the night ended with putting away laundry, too loud music, dancing big, rolly little, and little house in the big woods.  when all was quiet upstairs, i still had lots of catch up to do.  so i picked up, tucked away, threw away, washed up, and thought.  in the background was my favorite music.  peaceful.  calming.  and full of praise.  and i stood there, praying, hoping, that days like today are forged in my children's memories, more than my moments of impatience; that when abigail grows up, she will have an image of me listening to soft music, and cutting up pineapple in the kitchen.  and that she too will remember days like today, as being perfect.

 thankful for perfect sundays, and time as a family.

Saturday, November 17, 2012

i love you.

i think most people know this, but then again, maybe not.  this is the sign for 'i love you.'

we sign it to shilo quite often, while wiggling our hand.  and lately we have noticed an attempt at her signing it back.  i would say coincidence, except that she does the same thing every time.  she tries to point her pointer finger, and she wiggles her hand.  and i was finally able to catch it on video.  so enjoy our very smart one year old signing 'i love you.

Thursday, November 15, 2012

welcome to my crazy.

all right. so i want to start off with a disclaimer, because in parenting, i experience a lot of guilt.  and the very last thing i want to do for anyone else, is heap guilt upon them.  so please, if you are reading this, do not be like, 'well obviously, i suck because i didn't do that.'  not the case.  this is what works for our family  *end of disclaimer*

when abigail was a baby i made all of her baby food.  all of it.  we were able to not ever buy one jar of baby food.  and i didn't buy any of the other things like puffs or toddler meals.  jason and i have both struggled to make good food choices, and we know that what children eat between birth and three, determines a lot of lifetime habits.  we wanted to try to give her the best start we were able to.  so she ate avocados  blended broccoli, beets, and so on and so forth.  whether it was because of that or not, i can't say for sure, but she loves foods that lots of other kids her age don't.  she likes beets, brussel sprouts, and is even known to ask for raw spinach.  i'm so grateful we were able to do this for her, and feel very proud that she got yummy healthy foods in the beginning.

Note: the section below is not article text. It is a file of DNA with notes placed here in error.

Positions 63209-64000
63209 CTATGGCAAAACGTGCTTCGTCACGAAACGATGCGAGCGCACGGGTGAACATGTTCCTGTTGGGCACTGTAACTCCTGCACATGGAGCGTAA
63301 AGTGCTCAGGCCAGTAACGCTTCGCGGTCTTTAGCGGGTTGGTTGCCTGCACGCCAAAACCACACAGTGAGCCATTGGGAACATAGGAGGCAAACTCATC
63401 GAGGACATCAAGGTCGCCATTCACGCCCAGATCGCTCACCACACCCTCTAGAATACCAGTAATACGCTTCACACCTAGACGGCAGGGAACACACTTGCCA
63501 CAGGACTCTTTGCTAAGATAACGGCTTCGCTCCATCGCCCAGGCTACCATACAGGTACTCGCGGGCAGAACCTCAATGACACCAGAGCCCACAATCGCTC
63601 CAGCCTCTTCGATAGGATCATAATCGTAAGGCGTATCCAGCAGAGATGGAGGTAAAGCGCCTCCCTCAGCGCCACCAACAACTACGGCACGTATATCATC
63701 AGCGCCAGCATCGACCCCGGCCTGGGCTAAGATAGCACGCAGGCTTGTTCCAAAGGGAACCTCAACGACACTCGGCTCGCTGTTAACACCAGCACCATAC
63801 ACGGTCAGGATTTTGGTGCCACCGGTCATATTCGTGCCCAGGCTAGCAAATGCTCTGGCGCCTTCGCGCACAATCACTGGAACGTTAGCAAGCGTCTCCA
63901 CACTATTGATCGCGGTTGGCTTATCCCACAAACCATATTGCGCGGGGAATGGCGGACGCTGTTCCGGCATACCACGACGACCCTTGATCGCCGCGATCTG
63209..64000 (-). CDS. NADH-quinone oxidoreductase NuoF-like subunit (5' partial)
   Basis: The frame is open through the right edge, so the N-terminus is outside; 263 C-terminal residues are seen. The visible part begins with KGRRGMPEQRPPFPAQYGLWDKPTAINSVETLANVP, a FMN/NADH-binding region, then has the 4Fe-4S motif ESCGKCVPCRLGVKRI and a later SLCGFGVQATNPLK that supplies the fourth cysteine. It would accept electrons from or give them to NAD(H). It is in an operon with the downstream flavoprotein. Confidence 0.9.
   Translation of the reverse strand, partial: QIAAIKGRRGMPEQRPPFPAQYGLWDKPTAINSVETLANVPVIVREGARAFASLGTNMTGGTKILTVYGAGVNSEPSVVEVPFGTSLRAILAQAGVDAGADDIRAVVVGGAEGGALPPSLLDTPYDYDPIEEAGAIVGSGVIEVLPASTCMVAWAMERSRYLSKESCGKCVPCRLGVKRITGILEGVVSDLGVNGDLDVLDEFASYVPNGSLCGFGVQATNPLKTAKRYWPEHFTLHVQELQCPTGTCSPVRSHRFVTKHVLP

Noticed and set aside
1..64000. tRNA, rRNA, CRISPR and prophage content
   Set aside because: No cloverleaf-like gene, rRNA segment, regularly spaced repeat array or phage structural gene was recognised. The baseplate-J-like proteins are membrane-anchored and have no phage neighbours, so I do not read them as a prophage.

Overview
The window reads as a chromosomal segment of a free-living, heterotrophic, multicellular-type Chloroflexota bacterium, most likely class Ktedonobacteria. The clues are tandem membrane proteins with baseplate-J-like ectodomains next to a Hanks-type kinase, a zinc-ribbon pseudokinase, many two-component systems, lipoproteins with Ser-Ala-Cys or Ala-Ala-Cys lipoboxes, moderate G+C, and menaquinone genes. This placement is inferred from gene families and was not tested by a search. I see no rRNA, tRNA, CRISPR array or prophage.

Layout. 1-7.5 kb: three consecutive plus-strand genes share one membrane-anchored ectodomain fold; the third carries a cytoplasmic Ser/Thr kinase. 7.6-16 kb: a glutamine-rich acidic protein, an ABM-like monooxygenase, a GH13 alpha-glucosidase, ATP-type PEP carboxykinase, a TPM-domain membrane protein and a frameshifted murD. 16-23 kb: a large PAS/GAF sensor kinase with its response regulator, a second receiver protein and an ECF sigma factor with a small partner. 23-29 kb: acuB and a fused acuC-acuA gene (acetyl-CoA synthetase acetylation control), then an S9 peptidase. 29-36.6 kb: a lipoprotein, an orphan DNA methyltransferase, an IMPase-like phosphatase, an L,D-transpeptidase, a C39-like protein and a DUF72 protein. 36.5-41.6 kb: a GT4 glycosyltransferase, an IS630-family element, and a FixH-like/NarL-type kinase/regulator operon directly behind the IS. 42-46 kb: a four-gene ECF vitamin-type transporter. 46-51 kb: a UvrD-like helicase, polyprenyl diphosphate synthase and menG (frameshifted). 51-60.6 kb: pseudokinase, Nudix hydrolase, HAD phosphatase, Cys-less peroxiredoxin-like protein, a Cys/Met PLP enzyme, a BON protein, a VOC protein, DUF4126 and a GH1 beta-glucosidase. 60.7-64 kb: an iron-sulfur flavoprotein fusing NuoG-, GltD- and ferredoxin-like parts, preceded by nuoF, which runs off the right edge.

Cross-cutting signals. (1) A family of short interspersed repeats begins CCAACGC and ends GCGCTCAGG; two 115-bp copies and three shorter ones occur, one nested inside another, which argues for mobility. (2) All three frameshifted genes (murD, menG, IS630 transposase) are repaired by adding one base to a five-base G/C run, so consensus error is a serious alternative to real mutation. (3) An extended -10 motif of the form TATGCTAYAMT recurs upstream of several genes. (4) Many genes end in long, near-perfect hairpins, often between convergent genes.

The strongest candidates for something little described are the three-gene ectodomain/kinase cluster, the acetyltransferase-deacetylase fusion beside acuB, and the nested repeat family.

when shilo got her g-tube, it didn't seem like an option.  i know that there is definitely an easy factor to heating water and mixing formula in.  but in reality, i am feeding my daughter chemically processed foods, when at this point in the game, if she could eat by mouth, she would be drinking whole milk.
so i caught wind of something called a 'blenderized diet for tubies.'  i was curious, and did some research.  after reading, and just thinking some more i realized i could blenderize healthy foods and give them to shilo through her tube.  there is no reason she can't have regular foods.  there is no reason my one year old needs to continue to be sustained by formula.
there are lots of ways to go about this.  some people keep track of calories.  some people have to add extra things to increase calories with smaller volumes because their children won't handle large volumes.  some people just blenderize whatever they would have fed their typical child, and push it through the tube.
i'm pretty new to this, but i'm guessing i'll fall more on the lackadaisical side, because there's no reason that shilo needs me to count calories at this point in her life.  if she were eating by mouth, i wouldn't be.  however, to keep specialist happy, i will likely keep track of at least some of the meals and calories in order to be able to give them a general, 'here's about how much she gets each day.'  (specialist can be a little obsessive about numbers.)